How You Can Help Other Children Like Charlie
Many want to help British baby Charlie Gard. What about the sick child in your own neighborhood?
British baby Charlie Gard has sparked passionate debates on everything from health care to the rights of parents. Last week The Stream asked a pro-life activist close to Charlie’s family how people could help them. She suggested signing this petition or voicing support on social media. But what about the family dealing with child illness in your own church, city, or neighborhood?
Over 15,000 children are diagnosed with cancer each year in the U.S. Hundreds of thousands of others suffer chronic, serious and life threatening illnesses. Such experiences can turn a family’s life upside down, even years after their child recovers.
While the world waits to hear Charlie’s fate, here are simple ways you can help sick children and their families:
1. Volunteer with Local Organizations Helping the Families
When a child is seriously ill, his or her parents are stressed and often in need of a lot of practical help. You can help ease the pressure on families.
One famous organization that helps families in this way is Ronald McDonald House Charities (RMHC). Volunteers with RMHC can work in Ronald McDonald Houses or Family Rooms. These services provide home-like environments for families traveling for their children’s health care. Learn more about your local RMHC chapter and other volunteer opportunities.
Many other groups help families in other ways. For example, the Pediatric Angel Network provides financial and other aid to families struggling to pay for their sick child’s care. Search the web for many more.
Nancy Hollenkamp, co-founder of the Aubrey Rose Foundation, suggests volunteering for local events benefiting families with sick children, like fund-raisers. Research what kind of volunteer work is a good fit for you, she told The Stream.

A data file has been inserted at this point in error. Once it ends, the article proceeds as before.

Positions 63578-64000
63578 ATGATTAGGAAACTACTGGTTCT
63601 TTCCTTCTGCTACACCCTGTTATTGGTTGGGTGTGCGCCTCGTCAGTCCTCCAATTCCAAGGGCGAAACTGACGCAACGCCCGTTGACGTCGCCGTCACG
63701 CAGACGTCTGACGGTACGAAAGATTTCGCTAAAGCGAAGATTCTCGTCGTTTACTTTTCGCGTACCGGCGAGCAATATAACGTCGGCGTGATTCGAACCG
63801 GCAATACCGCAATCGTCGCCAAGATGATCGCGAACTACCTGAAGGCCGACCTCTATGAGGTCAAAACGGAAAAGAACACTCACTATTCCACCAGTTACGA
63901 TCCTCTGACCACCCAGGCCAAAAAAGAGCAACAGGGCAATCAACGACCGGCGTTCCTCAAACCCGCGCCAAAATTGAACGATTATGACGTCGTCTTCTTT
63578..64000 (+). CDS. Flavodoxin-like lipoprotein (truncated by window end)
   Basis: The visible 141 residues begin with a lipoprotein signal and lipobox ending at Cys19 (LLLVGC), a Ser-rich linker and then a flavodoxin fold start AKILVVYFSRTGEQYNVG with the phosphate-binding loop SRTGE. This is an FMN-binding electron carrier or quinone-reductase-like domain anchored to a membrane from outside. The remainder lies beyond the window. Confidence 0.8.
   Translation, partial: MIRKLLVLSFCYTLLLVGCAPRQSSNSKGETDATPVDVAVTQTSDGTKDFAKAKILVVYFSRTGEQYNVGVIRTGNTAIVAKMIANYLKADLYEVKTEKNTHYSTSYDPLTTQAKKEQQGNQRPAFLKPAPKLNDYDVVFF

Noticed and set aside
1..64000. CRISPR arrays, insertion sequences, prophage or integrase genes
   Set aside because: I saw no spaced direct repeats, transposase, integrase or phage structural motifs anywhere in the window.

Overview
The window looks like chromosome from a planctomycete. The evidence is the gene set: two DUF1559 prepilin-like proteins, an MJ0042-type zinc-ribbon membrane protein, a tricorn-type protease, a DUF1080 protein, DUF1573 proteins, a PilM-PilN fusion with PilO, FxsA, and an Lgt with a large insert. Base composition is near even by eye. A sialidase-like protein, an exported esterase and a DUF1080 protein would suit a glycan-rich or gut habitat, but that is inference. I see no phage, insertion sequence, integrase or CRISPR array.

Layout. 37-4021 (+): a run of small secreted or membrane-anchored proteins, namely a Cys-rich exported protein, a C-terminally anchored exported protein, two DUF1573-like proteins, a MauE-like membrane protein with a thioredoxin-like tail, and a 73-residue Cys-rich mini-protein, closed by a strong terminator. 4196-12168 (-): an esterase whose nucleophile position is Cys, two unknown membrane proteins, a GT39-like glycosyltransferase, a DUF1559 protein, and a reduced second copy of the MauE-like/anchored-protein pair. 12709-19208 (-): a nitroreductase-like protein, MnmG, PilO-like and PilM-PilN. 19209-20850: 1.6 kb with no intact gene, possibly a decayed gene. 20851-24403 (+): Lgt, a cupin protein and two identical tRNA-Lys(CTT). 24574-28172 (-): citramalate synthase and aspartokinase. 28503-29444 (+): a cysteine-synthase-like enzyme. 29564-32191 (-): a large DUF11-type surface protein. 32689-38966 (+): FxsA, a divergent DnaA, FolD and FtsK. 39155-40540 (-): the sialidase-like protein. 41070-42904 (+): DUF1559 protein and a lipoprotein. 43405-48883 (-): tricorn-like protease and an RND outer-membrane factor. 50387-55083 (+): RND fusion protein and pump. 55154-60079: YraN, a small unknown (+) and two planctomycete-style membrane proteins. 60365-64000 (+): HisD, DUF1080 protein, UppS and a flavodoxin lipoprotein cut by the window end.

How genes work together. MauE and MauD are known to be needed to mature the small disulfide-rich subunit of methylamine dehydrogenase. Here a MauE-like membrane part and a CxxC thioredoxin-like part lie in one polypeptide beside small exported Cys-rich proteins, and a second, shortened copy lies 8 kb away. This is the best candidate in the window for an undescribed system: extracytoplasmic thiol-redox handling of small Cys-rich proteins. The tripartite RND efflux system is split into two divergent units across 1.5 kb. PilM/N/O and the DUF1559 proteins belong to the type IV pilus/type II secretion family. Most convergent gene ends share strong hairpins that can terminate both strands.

2. Donate Money or Useful Items
Donating money is important, Hollenkamp said. Sometimes it’s hard to reach the families as they travel for treatment. If an organization is already supporting the family you want to help, donate through that organization.
Your local children’s hospital or pregnancy center may also collect items for families caring for sick children. Call or check online to see if they accept care packages, diapers, clothing, or other things. They can also direct you to local groups helping these families.
3. Support Local Families, But Be Specific
There may be families in your church, school district or neighborhood dealing with difficult child illness that you could bless directly.
“Be specific on what you are going to do for that family,” Hollenkamp suggests. Answering the vague “what can I do to help?” question can exhaust parents who are already stretched thin. Decide what you are going to do for the family and let them know. Tell them you’ll cook a meal and ask when they want you to bring it. Clean their house or mow the lawn. Offer to give them rides or take care of their other children.
If you can’t offer that kind of help, give them gift cards to local restaurants or the grocery store. And always pray for them and let them you know you’re praying.
To find out about local families in need, contact your pastor or priest. For more ideas, read 15 Dos and Don’ts for Helping a Friend With a Sick Child in the Hospital.”